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Lessons from 2017 and the outlook for 2018

After a record-breaking year, it is worthwhile reflecting on what lessons we can learn from the last 12 months.

2017 was noted for its lack of volatility, and this can be seen strongly in the performance of global equity markets. For the first time, global equities (based on the MSCI ACWI’s 30 year history) saw a rise in every month of the year. The US market (S&P 500), while not posting a rise every month, saw a positive return every month once dividends are included, the first time since 1958. The largest fall for the US market intra year was 3 per cent, which is the smallest intra-year fall in any calendar year in the post-war period.


Another area of note were signs of growing speculation, most notably with the interest in cryptocurrencies. Bitcoin saw a rise of 1,300 per cent and created billionaires of the Winklevoss twins, who were previously known for claiming Mark Zuckerberg stole their idea for Facebook. It was also reflected in the art world, with a world record $US450 million paid for Leonardo Da Vinci’s Salvator Mundi, shattering previous records – over double the previous record for a painting sold at auction and a third higher than the highest private sale.


'It's the economy, stupid'

So after a record-breaking year, it is worthwhile reflecting on what lessons we can learn from last year. I think there are three key takeaways. First, is related to the phrase made famous by Bill Clinton’s campaign strategist James Carville: “It’s the economy, stupid”. In a year where there were fears about where populism could take us, issues around the unique presidential style of President Trump, and fears of nuclear war with North Korea; it was the fundamentals of improving profits due to a recovery in global nominal economic growth that ultimately mattered to markets. This is not to say that politics don’t and won’t impact on markets, but it is through the actual or perceived impact on the economy.

Inflation in a post-GFC world

Second, is the importance of inflation in the post-GFC world. Real economic activity has been muddling through over the past half-decade, and where the real swings have been are in inflation. Markets have panicked during periods of deflation and charged higher during reflation periods. The key driver of the inflation volatility over the past several years has been the wild movements in oil, with prices ranging from $US114 per barrel to $US26 per barrel. This has led to large swings in headline inflation, which has impacted equities through profits relationship with nominal growth; and bonds through inflation expectations and a potential monetary policy response.

Cash rates

Last, it added data to the perennial question of central bankers and their watchers: what is more important – the level or the change in cash rates? With the US Federal Reserve raising the official cash rate by 1 per cent in four 0.25 per cent steps over the past year and a bit, and announcing that it will allow it’s huge balance sheet of government bonds and mortgages to shrink, the last year suggests that when policy is moved at a modest predictable pace, the change is not important. We will have to keep an eye out for what level cash rates will become problematic for the economy and markets.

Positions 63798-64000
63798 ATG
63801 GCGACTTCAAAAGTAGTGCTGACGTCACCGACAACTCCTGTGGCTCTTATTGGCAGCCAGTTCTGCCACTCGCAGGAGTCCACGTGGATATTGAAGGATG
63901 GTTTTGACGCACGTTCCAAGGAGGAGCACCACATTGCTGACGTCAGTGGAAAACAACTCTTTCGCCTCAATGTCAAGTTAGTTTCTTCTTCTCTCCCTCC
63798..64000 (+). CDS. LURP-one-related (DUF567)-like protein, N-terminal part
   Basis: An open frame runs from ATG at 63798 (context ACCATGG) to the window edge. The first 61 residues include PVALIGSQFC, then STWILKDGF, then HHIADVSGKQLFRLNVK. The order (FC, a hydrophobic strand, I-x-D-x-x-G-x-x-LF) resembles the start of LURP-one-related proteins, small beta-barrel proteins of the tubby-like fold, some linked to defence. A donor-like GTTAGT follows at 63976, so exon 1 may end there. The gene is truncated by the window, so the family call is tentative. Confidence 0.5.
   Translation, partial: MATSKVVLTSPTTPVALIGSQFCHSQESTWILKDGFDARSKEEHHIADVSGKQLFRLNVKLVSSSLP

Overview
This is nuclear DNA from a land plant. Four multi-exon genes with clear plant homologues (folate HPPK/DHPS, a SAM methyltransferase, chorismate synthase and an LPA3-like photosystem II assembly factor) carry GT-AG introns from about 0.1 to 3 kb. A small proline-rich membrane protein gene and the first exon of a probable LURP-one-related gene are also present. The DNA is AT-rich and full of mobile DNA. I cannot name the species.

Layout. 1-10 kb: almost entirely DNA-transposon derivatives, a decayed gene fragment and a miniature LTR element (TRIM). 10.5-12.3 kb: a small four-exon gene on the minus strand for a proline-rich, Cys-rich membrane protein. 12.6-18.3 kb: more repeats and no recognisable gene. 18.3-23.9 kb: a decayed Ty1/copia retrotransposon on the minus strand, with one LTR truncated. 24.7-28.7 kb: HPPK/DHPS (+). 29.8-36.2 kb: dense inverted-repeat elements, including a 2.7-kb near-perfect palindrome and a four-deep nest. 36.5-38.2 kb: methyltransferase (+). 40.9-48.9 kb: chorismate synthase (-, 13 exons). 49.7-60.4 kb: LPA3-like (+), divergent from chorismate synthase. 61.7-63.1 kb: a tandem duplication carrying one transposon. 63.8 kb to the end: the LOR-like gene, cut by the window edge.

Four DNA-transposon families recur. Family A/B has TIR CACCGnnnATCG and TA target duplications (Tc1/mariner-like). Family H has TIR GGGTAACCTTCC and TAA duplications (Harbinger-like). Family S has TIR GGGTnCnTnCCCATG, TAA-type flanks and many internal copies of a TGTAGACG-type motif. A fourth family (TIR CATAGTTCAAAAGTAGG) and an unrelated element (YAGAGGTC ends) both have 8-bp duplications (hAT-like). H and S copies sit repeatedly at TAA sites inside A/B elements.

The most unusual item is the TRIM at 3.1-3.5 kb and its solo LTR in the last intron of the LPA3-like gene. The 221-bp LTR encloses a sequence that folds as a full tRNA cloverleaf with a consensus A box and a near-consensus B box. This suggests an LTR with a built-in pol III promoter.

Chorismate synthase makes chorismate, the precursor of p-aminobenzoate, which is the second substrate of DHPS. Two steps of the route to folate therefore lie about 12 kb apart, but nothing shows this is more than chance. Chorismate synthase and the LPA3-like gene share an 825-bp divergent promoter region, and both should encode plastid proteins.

So let’s apply these lessons to the outlook for 2018. Generally politics will be favourable to the economy. Politics has moved from fearing debt and deficits to using fiscal policy to support growth, this is seen in the US where tax cuts have just been legislated. While not a long-term strategy it will support global growth in the near term. The most obvious cloud on the horizon is the Italian election early next year, and this will need to be monitored, but so far populism has not impacted on the global economy.

Inflation will be the most important call in 2018.  Last year inflation did not accelerate as much as expected as the stabilisation in oil prices saw headline inflation growing at a moderate level. While oil prices have been edging up recently, the moves have been modest relative to recent performance. So the question is whether the tight labour market in the US leads to an acceleration in wages and core inflation. Our base case is that it does, based on the fact that the US unemployment rate has fallen to around the historical tipping point that has led to rising wages and inflation. This would be a shock to markets, that are generally pricing in a continuation of the benign environment, and we would expect volatility to rise sharply as markets adjust to the new regime.

We would see this as a buying opportunity, as the fundamentals remain positive – with strong nominal growth and profits. How long this positive environment for risk assets lasts depends on the third lesson. Accelerating wages and inflation will see a continued rise in the US cash rate, and at some point it will rise to a level that will impact negatively on growth. Unfortunately, we will only know what level this is in hindsight. However, watching interest sensitive components of the economy like housing, autos and other consumer durables will help to pinpoint if we are around the breaking point.

Broadly, the strategy is set for a regime shift in inflation leading to a rise in volatility – it is defensively positioned with a 27 per cent exposure to equity markets and 12 per cent exposure to higher yielding credit. Other positions that will benefit from a rise in volatility are the long USD v AUD position, S&P put options and of course exposure to safe and liquid short dated securities and cash. The strategy’s interest rate sensitivity is also low, given a rising inflationary environment would be problematic for bond markets, with a duration of 0.9 years.

Simon Stevenson, head of strategy, multi-asset at Schroders.

Lessons from 2017 and the outlook for 2018
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